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First to the Pole


Robert Peary and Captain Robert Bartlett on their ship in Battle Harbour, Labrador, Canada in 1909

Robert Peary and Captain Robert Bartlett on their ship in Battle Harbour, Labrador, Canada in 1909

[by Earl Blacklock] Robert E. Peary was the first to lead a successful conquest of the North Pole, one of the great achievements of history. However, the measure of the man can be found in what happened after his return.

Peary had made previous expeditions to the North, including a failed attempt to reach the pole in 1906. He and his men came within 174 miles before they had to turn back, barely alive.

In 1908, at the age of 52, Peary knew he was facing his final chance to reach the pole. He planned his expedition carefully. A thick-hulled ship named the Roosevelt carried him to Cape York, Greenland. There he met his Inuit helpers and their families, who knew him well from his previous expeditions. They came on board for the journey to the jumping off point at Cape Columbia, the northernmost point of Canada. There, they spent the winter locked in ice. The Inuit hunted for extra food, and they built sledges for the journey.

In mid-February, the advance parties started out. They broke trail on the sea ice and built food caches and igloos.  Then the final party made the 500 mile dash, following the trail and using the provisions and shelter. With the darkness of the winter night still upon them, they made their charge.

It was a race against time and weather. Spring tides caused open leads of water which had to freeze before they could proceed. Finally, on April 6, 1909, the party reached the North Pole. Photographs were taken, observations made, until it was time to make the arduous return journey before melting and moving ice doomed their attempt. The team – four Inuit, Matt Henson, and Peary – returned safely to the ship, and Peary began to look forward to others knowing about his achievement.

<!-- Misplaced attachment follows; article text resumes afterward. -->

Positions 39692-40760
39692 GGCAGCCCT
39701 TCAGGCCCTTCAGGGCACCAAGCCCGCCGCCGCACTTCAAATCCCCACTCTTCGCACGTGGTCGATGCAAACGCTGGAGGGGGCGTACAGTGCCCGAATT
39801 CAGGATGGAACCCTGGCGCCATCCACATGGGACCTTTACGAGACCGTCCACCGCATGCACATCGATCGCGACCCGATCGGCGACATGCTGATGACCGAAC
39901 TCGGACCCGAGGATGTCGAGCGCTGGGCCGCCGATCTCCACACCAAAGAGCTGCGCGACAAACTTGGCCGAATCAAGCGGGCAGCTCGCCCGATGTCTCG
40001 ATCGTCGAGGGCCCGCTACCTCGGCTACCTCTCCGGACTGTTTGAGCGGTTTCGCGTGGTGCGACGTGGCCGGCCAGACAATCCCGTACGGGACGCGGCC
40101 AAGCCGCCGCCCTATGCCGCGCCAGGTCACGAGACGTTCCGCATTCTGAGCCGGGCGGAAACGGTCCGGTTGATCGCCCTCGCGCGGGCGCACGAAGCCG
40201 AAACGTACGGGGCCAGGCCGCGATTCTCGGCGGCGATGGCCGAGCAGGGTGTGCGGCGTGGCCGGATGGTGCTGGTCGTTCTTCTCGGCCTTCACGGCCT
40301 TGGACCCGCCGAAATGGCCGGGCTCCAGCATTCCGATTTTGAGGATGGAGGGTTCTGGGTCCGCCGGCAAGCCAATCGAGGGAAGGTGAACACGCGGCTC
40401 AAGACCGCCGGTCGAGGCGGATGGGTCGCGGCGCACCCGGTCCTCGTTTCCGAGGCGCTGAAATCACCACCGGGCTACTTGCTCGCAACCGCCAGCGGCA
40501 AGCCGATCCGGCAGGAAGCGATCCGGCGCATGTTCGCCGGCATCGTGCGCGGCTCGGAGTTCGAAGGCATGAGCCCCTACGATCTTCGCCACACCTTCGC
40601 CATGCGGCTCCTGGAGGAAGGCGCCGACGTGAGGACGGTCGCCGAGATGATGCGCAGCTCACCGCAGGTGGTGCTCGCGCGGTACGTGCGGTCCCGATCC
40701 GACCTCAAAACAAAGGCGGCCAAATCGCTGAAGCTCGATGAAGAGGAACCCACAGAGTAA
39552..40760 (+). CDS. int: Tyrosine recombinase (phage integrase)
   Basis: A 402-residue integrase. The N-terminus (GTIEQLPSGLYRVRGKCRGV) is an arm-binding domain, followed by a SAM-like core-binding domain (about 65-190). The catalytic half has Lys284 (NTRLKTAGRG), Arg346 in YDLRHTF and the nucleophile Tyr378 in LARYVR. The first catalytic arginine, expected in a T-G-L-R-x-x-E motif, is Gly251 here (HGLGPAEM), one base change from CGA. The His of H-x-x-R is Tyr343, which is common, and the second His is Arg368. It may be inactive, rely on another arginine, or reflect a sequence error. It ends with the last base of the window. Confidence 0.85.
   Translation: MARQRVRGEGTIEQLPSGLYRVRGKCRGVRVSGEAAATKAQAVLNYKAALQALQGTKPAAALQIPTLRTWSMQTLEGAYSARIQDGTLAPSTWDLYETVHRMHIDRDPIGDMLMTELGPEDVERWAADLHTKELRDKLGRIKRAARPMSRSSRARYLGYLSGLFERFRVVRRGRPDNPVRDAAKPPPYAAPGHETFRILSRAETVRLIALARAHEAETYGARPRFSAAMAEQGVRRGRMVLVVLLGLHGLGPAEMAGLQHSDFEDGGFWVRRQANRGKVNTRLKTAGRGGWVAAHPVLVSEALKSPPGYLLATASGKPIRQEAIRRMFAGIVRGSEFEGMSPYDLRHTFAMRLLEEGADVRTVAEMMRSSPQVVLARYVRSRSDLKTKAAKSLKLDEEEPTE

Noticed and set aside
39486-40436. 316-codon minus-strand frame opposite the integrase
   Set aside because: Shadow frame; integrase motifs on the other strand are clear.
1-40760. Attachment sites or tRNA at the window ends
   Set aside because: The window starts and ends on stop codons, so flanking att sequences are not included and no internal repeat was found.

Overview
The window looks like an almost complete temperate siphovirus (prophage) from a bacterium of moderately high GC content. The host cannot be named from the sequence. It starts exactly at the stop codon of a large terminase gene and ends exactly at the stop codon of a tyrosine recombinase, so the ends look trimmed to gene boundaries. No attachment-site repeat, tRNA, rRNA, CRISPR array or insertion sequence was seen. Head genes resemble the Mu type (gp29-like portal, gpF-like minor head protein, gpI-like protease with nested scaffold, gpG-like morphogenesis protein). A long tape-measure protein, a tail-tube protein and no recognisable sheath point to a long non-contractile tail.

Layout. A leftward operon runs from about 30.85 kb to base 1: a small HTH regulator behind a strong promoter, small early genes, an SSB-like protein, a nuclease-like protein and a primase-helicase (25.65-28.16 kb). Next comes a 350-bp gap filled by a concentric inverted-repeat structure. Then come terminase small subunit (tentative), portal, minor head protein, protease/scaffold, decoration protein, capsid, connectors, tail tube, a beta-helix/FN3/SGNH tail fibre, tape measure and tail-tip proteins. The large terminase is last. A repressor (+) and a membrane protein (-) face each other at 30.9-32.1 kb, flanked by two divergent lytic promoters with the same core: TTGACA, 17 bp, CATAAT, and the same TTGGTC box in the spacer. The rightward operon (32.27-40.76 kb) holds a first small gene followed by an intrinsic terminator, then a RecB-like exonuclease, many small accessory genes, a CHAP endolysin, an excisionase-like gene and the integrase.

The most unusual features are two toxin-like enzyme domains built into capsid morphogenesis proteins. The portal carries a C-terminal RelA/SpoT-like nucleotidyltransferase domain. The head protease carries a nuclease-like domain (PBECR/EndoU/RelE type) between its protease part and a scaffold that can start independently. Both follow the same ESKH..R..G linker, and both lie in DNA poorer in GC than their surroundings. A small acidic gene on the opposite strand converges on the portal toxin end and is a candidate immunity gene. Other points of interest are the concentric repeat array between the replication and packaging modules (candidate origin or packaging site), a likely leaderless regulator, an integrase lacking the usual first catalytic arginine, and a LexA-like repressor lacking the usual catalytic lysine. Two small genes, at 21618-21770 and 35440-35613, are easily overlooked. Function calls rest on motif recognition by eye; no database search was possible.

When the Roosevelt reached Battle Harbor, Labrador, a ship filled with reporters met Peary with stunning news. Dr. Frederick Cook, a member of one of Peary’s previous expeditions, claimed to have reached the North Pole in April of 1908. To Peary’s shock, everywhere he went, Cook was acclaimed, and he was ignored.

Peary responded with patience, refusing all honors until both men could prove their claim. Cook took to the lecture circuit, where he made as much as $10,000 per night. Peary presented to the National Geographic Society, and his claims were carefully scrutinized and accepted. Nevertheless, Cook’s supporters attacked Peary’s reputation at every opportunity.

In a hearing before Congress, he was called a “wilful and deliberate liar”. Peary responded to even the most outrageous questions with care and courtesy. When Cook finally presented his evidence to the University of Copenhagen, it was rejected as without merit. Peary was vindicated, and lauded for his accomplishments.

Jesus said in Luke 21:14-15 “Make up your mind not to worry beforehand how you will defend yourselves. For I will give you words and wisdom that none of your adversaries will be able to resist or contradict.” Peary gave us an example of that grace.

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